We in the Jungle!

Originally published on his own blog “Off-Season”, Harry A Johnson is a Watson Fellow scouring the world for the most innovative uses of sports as a vehicle for social change. Here he writes about his experiences visiting Saraswatipur for our Kichad Rugby Festival.

By Harry A Johnson Jnr

Some may argue this point, but to my knowledge, the POLYTECH High School Boys Basketball team from 2009-2013 has to be the most dominant team of all time in the Henlopen conference. During my four years at POLYTECH, we did not lose a single game in our division –completing a streak of 65 straight games– and only lost two games in the conference over my three years as a starter (go ahead and correct me if I’m wrong). Our team’s mantra quickly became “We in the JUNGLE!!,” describing our high speed, in your face style of basketball that suffocated other teams. Less than one day after arriving in India, I was once again in the jungle. However, this time I was on a rugby field surrounded by trees standing 100 feet tall and the under constant threat of elephant attacks. More surprisingly, I felt right at home.

The first program that I am exploring here in Kolkata, India is Khelo Rugby. This sports-based social development initiative uses rugby as a vehicle to counter a number of social issues (ie. poverty, homelessness, lack of access to education) and works to ensure that Indian youth grow up with the best of opportunities (a more in-depth review of the program will come soon). The program works in over 45 communities throughout India. During my first 24 hours here I got to accompany the program on a trip to Saraswatipur, a group of villages in Siliguri — a small town in the jungle foothills of the Himalayan Mountains.

About Khelo and Saraswatipur: 

Saraswatipur is a tea estate made up of a cluster of 4 villages. The lives of children growing-up in these villages are embedded in the larger context of life as a tea garden worker. This is because more than 90% of the people have Adivasi tribal backgrounds meaning they were brought in as indentured labourers to work in the tea gardens at the start of the century. The villagers live in basic conditions, make meager wages (85 rupees/day= $1.33/ day), have limited access to the outside world and a lack of employment opportunities beyond the tea garden. In addition, the village is plagued by rampant alcoholism, illiteracy, lack of schooling, poor sanitation practices, lack of safe drinking water, oppression by Tea Garden owners and the constant threat of wild animal attacks (e.g., elephants, leopards).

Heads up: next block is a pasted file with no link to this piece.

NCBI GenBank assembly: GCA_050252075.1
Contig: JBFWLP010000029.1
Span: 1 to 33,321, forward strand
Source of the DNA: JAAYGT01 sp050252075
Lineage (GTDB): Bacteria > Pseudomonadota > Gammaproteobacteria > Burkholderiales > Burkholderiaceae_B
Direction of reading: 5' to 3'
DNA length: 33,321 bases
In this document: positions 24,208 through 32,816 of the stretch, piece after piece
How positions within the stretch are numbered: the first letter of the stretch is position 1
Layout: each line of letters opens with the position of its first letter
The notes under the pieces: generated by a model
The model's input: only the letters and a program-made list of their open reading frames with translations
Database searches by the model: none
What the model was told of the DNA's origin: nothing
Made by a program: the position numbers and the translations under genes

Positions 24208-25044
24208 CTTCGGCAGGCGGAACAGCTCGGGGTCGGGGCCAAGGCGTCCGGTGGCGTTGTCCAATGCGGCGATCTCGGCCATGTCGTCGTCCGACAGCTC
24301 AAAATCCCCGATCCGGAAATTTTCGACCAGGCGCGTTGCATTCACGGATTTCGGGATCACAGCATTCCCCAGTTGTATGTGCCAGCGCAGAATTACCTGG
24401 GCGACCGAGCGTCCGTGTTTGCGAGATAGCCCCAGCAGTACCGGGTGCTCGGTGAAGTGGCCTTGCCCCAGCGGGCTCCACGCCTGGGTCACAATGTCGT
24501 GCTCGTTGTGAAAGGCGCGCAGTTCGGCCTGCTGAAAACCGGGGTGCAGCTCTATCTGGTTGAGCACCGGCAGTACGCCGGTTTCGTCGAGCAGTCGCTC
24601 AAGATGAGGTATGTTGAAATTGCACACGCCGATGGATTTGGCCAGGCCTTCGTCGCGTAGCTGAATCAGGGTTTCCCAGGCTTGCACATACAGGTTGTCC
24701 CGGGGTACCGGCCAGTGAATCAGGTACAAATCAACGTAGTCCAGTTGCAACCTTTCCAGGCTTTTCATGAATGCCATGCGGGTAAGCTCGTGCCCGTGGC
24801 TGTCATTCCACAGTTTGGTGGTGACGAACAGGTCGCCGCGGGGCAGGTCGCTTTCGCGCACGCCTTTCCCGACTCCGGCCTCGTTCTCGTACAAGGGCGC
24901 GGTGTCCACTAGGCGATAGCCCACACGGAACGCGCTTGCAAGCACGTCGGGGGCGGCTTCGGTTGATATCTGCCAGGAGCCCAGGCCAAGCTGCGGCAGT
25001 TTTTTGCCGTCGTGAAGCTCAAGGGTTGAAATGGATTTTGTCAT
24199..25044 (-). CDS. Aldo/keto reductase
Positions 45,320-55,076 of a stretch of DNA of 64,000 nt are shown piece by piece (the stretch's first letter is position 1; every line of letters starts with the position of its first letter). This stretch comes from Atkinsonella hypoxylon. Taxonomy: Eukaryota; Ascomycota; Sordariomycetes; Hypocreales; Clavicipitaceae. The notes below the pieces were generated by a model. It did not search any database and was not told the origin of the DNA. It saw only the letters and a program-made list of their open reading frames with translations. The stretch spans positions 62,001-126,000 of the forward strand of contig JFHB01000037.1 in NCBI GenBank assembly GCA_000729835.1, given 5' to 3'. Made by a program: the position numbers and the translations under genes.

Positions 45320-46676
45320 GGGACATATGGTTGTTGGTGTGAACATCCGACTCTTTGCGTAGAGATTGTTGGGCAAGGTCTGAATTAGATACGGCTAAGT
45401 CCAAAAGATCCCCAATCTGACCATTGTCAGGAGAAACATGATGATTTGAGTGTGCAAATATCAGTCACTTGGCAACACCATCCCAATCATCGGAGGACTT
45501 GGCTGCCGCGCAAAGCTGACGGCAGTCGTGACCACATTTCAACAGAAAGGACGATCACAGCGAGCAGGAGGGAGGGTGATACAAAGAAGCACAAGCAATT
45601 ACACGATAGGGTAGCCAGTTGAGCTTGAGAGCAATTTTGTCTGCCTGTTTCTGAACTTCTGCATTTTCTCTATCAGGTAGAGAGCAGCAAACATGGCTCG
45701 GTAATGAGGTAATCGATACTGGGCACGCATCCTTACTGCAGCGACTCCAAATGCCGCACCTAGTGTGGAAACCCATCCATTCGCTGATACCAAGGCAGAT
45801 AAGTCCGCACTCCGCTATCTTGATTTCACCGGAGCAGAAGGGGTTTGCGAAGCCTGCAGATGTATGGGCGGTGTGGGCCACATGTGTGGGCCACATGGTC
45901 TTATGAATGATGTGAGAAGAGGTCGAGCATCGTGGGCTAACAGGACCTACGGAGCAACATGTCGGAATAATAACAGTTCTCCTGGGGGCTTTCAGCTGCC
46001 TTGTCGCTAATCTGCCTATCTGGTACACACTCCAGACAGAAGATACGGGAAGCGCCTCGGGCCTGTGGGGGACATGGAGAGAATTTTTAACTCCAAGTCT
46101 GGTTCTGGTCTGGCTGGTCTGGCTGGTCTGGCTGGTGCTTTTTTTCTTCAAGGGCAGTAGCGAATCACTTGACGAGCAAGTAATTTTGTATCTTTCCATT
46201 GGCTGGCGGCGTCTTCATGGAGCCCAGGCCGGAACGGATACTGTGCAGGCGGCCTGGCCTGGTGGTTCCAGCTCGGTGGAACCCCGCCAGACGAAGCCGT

Khelo Rugby began in Saraswatipur in March 2013. Since then, Khelo has trained more than 500 children in the sport of rugby. Along with rugby training, Khelo has conducted youth development camps, provided various sports-based opportunities (e.g. participating in Rugby tours and Rugby tournaments organized in India), secondary school scholarships, and work opportunities. The program has 26 children from Saraswatipur in the Khelo Scholarship program and 4 former players (2 girls; 2 boys) are currently working with Decathlon, an international sports brand.

Khelo took a unique approach to developing the program in Saraswatipur. When Khelo first arrived, the program purposefully introduced the sport of rugby as a “girls sport” so that parents would not exclude their daughters from participating. Four years later, it is evident that Khelo’s deception was actually a self-fulfilling prophecy. The girls from this small practically unknown village have dominated girl’s rugby throughout the entire country of India. These are some of the Saraswatipur Leopards (Girls team) accolades:

  • U-18 All-India Nationals 2nd Place (Runner-Up)

  • September 2016 All India Senior Nationals 3rd Place (Plate Winners)

  • August 2016 All India Georgiadi International 7’s 1st Place (Winners)

  • August 2016 All India Senior National 7’s 3 rd Place (Plate Winners)

  • May 2016 U-18 All India National 7’s 2 nd Place (Runner-Up)

  • 6th Place (Leopards Boys team)

  • January 2016 West Bengal State 7’s 1 st Place (Winners)

  • September 2015 Junior All India Nationals 1 st Place (Winners)

  • July 2015 All India National Rugby 7’s 2 nd Place (Runner-Up)

  • June 2015 Calcutta Rugby Tournament 1st Place (Winners)